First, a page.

Omnia will work in just about any home setup I can think of. Physical connectivity options run on analog HDMI ARC and RCA, while the wireless extends to Bluetooth with support for aptX HD, AirPlay 2, Chromecast, Tidal Connect, and Spotify Connect. It’s Roon-ready if you subscribe to the integration platform that brings all your digital music libraries and playlists together in one place, and you can even connect a hi-fi turntable like any of the recommendations in our Best Record Players Buying Guide. About the only connectivity options missing are optical digital ports and USB ports, but this is unlikely to be a deal breaker for most users.
In terms of Wi-Fi intelligence, Omnia can integrate with other devices across the Apple Home ecosystem via iOS, as well as Google Home.
Sonus faber Omnia: Very good sound
The talented Omnia hides seven speakers under its luxurious exterior; Two tweeters and two midrange tweeters blast sound up front, while two full-range tweeters blast sound to the sides of the cabinet. The 6.5-inch woofer pushes the bass down through the cabinet base.
The multi-drive speaker set is powered by built-in amplification that claims a total power output of 470 watts. An advanced DSP (Digital Signal Processing) named Crescendo ensures that the separation between the left and right channels of traditional stereo sound is heard despite being a one-box enclosure. The border position of the free space or the wall position can be specified in the magnifier’s web-based Settings application.
The Omnia looks more like a TV soundbar than a music system. With it located just below my screen, it did boost the TV’s sound when connected via HDMI ARC—though you’ll need to make sure its 6 inches tall doesn’t clutter the bottom of the TV screen like it did.
Despite the shape of the woofer and side speakers, there’s no Dolby Atmos processing onboard. However, Omnia did a solid job of evoking the sonic space of whatever was on TV, pushing voices to the sides of the stage, while dialogue was kept clear and sat atop the mounted action at the center of the soundstage.
Omnia’s greatest strength is the music. The Sonus faber hi-fi heritage means this one-box music system has all the audio credentials of its speaker designs. I’m a fan of the company’s small Lumina I speakers, and the Omnia seems to have similar warm home sound and the ability to stream high-resolution music streams from Tidal Connect.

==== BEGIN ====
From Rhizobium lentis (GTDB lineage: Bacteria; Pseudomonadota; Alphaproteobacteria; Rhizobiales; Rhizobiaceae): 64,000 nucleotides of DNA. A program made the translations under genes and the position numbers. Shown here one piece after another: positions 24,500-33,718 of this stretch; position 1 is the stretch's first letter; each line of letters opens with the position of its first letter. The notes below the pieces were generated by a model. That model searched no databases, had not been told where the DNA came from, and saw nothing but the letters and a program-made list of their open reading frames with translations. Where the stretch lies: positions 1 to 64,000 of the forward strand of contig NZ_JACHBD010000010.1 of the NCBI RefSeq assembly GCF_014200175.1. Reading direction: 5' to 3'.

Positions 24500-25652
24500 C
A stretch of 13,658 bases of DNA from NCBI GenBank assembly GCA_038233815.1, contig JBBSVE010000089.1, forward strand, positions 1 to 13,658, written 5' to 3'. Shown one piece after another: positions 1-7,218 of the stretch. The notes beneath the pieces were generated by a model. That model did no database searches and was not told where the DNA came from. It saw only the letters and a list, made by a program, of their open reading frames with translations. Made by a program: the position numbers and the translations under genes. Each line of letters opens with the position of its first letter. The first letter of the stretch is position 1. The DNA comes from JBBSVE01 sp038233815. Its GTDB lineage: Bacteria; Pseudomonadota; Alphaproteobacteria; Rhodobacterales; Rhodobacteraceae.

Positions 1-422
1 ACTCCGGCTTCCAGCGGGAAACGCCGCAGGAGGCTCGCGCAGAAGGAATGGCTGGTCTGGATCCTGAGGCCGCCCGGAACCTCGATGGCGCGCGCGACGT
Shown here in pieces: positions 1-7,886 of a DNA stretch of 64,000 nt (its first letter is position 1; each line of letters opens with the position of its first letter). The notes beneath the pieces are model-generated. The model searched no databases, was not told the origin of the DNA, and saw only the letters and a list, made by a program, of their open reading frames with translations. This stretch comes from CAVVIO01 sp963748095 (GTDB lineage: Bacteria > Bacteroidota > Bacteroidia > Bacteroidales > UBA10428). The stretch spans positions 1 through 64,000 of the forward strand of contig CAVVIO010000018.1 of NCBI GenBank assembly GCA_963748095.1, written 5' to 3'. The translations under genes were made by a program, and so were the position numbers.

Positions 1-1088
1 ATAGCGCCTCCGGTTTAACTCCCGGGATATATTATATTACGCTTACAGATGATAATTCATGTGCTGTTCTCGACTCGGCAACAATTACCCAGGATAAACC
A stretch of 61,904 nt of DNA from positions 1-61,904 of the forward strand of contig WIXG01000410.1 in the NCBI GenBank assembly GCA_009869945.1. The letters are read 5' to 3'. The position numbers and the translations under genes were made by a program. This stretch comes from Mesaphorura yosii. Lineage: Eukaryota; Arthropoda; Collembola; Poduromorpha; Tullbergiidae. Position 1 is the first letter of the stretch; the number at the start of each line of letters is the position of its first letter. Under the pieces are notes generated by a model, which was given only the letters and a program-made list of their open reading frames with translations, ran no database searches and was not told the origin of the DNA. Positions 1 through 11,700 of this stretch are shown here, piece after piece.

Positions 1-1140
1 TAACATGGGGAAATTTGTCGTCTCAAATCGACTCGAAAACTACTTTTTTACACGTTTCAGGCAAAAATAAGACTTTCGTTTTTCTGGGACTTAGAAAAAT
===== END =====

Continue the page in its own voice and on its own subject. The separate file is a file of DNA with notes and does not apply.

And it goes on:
The instruments have their own space within the sound stage, and the bass levels are powerful enough to carry the tracks along with the hi-fi levels for the beat and rhythm. It’s pretty loud too, filling my average-sized living room with enough volume to ensure I could appreciate the full range of my music.
Of course, it looks just as good with Spotify Connect as well, and any other music streaming service you’d care to try. With it currently only breathing my TV screen, though, I haven’t yet been able to hook up a turntable to try it out with vinyl. Its versatility is very attractive to today’s music listeners, and they wouldn’t mind betting that its performance with the old-school analog format is just as strong as it is with digital broadcast.
Sonus faber is known among audiophiles for its classic speaker designs. The Omnia speaker system is a remarkably beautiful, refreshing single square design that breaks with tradition and brings its sonic know-how into a music system designed for today’s generation of audiophiles. It may sound expensive, but I would argue that Omnia has all the right facilities and audio credits to keep you listening for years to come. Go listen.